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Orphans' Court

Court of Common Pleas of Allegheny County
Fifth Judicial District of Pennsylvania

There are four divisions in the Court of Common Pleas of the Fifth Judicial District: Civil, Criminal, Family, and Orphans’ (also referred to as Probate Court in many states other than Pennsylvania).  The Orphans' Court Division deals with Probate, Estates, and Fiduciaries issues. According to the Allegheny County Orphans’ Court website, “the cases that are heard in the Orphans' Court Division include all matters involving decedent's estates, trusts, wills, guardians of the persons and estates of minors, guardians of the persons and estates of incapacitated persons, powers of attorney, termination of parental rights and adoptions, civil commitments, marriage licenses, nonprofit associations and corporations, and inheritance and estate tax matters.”

Ideally, an estate plan that is well thought out and professionally drafted will negate the need to go to court, saving the estate and its beneficiaries a good deal of money. At the very least, every adult should have a will, a power of attorney, and a health care power of attorney/living will. If there are minor dependents, a person to act as “guardian of the person” and a person or institution to look after the assets going to the minor should be included in these documents. Although Pennsylvania statutes dictate how the assets of a person who dies intestate (without a will) will be distributed, the Orphans’ Court will appoint a “guardian of the person” of a minor child if one is not designated in an estate plan (thus the name Orphans’ Court). Not just restricted to minor children, the Court also appoints guardians for individuals who are incapacitated due to age or disability if no one has been designated or is unable to fulfill the role (e.g., no power of attorney is in place). Other cases that may be heard in Orphans’ Court include, among others, contesting of a will, adoptions, involuntary commitment under Section 302 of the Mental Health Procedures Act, and having someone declared incompetent.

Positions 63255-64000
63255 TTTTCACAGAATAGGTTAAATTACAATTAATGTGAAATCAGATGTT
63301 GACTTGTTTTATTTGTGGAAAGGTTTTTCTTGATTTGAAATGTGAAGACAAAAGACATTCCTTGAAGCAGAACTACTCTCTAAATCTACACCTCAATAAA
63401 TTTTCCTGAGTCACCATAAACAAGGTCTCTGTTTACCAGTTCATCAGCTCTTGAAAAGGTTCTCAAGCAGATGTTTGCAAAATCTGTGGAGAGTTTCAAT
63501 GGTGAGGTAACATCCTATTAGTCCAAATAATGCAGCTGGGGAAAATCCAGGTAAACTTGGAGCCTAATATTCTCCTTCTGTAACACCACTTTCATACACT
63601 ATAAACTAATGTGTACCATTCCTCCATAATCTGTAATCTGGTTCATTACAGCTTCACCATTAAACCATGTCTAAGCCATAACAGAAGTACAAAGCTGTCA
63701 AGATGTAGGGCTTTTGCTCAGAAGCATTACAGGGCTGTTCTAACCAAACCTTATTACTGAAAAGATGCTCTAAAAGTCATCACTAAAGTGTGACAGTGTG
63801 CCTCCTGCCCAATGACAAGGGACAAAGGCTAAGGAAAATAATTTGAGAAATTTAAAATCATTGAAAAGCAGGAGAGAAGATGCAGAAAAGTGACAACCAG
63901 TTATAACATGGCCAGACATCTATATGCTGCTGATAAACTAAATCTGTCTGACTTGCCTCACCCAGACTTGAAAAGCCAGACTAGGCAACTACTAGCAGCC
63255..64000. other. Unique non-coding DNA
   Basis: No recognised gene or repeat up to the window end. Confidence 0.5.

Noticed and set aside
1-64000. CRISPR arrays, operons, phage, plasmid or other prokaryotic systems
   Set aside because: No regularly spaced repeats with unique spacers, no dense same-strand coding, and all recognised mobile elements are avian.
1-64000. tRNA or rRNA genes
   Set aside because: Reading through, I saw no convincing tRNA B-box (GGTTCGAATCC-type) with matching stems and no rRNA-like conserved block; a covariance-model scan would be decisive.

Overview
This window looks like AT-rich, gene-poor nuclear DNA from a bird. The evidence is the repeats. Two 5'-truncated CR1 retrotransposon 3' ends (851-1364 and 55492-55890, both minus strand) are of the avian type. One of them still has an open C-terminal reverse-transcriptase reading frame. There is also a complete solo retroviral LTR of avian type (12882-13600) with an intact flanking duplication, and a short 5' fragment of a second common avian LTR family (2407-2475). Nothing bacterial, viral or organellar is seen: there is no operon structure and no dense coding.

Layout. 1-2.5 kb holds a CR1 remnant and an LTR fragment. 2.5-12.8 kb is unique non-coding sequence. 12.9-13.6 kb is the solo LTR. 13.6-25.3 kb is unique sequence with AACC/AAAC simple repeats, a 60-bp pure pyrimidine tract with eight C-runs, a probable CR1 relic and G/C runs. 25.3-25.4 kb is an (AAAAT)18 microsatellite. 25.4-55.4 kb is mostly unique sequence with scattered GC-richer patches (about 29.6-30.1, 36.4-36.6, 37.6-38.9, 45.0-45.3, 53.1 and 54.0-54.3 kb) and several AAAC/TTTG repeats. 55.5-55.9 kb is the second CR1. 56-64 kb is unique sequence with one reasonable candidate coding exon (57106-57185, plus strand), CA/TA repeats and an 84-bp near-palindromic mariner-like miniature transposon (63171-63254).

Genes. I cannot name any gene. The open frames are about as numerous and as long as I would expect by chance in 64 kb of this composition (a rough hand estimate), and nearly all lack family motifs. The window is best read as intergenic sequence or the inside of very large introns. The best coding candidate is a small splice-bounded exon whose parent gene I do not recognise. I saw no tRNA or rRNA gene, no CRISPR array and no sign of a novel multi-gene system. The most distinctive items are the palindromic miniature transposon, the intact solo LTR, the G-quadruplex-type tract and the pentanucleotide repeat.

Orphans' Court Mediation

As of September 1, 2016, Pennsylvania Orphans’ Court Rule 1.6 establishes an Orphans’ Court Mediation Program: “All parties having an interest in a matter may participate by written agreement, or the court by local rule or order in a particular matter may provide for the parties to participate, in private mediation or in court-supervised mediation.” Some counties in Pennsylvania have already adopted new Local Rules governing their respective Orphans’ Court Mediation Program.

Mediation is an effective means of dispute resolution and typically is less costly than litigation. Even if a case is not settled, mediation frequently helps the parties narrow the issues that need to be tried in court. 

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